According to legend, grissini were invented in 17th-century Turin as an easy-to-digest foodstuff. Napoleon is said to have had a penchant for their crisp deliciousness. This version will make you a convert, too.
Crunchy Piedmontese Breadsticks
According to legend, these crisp breadsticks, called grissini in Italian, were invented in 17th-century Turin and counted Napoleon among their aficionados.
Yield: makes 30
4 cups "00" flour (Italian style flour)
3 Tbsp. extra-virgin olive oil
2 tsp. sugar
2 tsp. salt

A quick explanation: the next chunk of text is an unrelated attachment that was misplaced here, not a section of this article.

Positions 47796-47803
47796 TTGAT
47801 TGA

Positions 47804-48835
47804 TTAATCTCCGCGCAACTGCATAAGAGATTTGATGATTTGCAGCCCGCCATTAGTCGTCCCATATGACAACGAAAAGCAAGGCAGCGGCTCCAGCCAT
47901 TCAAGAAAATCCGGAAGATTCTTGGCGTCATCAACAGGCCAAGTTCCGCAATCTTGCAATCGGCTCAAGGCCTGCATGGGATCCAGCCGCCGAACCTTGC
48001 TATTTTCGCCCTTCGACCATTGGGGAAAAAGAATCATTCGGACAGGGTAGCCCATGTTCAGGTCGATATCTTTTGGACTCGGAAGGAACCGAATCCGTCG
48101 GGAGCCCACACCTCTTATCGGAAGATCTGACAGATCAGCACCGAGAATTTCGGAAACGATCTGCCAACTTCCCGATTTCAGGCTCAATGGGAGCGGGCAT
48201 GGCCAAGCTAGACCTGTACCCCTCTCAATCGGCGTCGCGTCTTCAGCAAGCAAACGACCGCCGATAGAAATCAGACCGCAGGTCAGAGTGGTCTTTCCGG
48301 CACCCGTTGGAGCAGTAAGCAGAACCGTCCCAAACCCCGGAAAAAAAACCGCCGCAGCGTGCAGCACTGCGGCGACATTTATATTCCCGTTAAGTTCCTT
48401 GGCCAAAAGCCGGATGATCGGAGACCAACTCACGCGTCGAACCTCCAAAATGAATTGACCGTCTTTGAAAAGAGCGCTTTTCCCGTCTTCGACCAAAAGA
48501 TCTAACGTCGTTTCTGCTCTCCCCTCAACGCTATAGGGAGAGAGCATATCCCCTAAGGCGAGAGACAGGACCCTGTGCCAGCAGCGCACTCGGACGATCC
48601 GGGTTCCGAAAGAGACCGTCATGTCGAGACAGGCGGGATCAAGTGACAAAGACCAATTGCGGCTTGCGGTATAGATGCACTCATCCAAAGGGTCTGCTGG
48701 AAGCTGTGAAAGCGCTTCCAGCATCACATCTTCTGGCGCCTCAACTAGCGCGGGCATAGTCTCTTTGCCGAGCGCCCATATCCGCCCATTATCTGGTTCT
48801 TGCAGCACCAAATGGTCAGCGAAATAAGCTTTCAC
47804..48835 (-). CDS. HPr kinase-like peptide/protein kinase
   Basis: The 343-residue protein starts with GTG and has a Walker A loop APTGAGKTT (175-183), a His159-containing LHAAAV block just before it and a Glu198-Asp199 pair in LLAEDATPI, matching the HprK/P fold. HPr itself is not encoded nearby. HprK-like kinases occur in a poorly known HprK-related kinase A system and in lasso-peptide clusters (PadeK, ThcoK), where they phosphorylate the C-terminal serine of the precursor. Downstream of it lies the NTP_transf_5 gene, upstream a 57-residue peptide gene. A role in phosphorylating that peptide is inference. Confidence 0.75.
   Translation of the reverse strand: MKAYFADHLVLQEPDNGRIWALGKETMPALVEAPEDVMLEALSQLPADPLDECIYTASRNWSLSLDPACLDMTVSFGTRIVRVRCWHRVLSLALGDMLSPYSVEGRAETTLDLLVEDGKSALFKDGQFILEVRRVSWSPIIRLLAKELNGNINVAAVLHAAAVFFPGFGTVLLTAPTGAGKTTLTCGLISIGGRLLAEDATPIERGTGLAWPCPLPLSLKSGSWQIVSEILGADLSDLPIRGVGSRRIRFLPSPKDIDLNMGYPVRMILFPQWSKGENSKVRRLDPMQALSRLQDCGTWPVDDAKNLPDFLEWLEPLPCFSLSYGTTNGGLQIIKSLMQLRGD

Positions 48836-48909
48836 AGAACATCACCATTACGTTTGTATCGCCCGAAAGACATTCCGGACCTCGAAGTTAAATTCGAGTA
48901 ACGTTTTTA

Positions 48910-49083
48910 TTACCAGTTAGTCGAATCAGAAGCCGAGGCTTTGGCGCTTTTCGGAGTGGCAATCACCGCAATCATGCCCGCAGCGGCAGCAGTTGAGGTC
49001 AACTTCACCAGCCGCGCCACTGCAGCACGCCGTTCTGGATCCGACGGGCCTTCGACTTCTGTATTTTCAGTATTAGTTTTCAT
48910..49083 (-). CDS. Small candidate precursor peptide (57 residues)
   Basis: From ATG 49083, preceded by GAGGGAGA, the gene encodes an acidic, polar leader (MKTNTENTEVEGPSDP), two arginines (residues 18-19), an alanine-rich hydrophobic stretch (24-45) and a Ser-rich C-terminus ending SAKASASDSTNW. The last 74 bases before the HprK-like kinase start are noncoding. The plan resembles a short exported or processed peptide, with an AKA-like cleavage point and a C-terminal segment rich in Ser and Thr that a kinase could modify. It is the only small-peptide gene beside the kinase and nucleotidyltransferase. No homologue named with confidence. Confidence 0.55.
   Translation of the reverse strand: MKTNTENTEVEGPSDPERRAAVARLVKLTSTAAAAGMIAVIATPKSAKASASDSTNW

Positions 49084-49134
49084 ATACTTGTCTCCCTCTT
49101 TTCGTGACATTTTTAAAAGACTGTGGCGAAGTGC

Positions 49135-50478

1 (7-gram) package active dry yeast
Put flour, oil, sugar, salt, yeast, and 1 1⁄3 cups water into a large bowl and stir well to combine (the mixture should be sticky). Cover bowl with plastic wrap and set aside to let rest for 1 hour.
Preheat oven to 350°. Form dough into thirty 1 1⁄2"-wide balls (each about 1 oz.). Working with 1 ball of dough at a time (keep others covered with a towel), roll and stretch dough into a 16" rope. Transfer to parchment paper–lined baking sheets as done, keeping the ropes about 1" apart. Bake until light golden brown and crisp, about 25 minutes. Transfer to a rack to let cool.